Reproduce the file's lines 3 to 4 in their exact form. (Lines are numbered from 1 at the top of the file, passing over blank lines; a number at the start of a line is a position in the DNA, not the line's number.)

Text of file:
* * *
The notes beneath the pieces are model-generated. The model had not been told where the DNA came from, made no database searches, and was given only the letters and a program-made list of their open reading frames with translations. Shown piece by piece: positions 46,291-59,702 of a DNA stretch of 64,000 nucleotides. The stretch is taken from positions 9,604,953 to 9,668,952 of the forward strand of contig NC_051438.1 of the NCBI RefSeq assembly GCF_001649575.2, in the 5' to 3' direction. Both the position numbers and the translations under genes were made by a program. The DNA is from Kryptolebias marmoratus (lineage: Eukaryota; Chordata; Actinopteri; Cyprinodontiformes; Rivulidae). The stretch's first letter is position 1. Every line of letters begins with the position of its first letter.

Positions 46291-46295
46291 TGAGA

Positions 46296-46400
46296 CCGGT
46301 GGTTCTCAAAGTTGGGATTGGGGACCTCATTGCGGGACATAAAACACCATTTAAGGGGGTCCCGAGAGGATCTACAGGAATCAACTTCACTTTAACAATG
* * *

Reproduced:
46291 TGAGA

Positions 46296-46400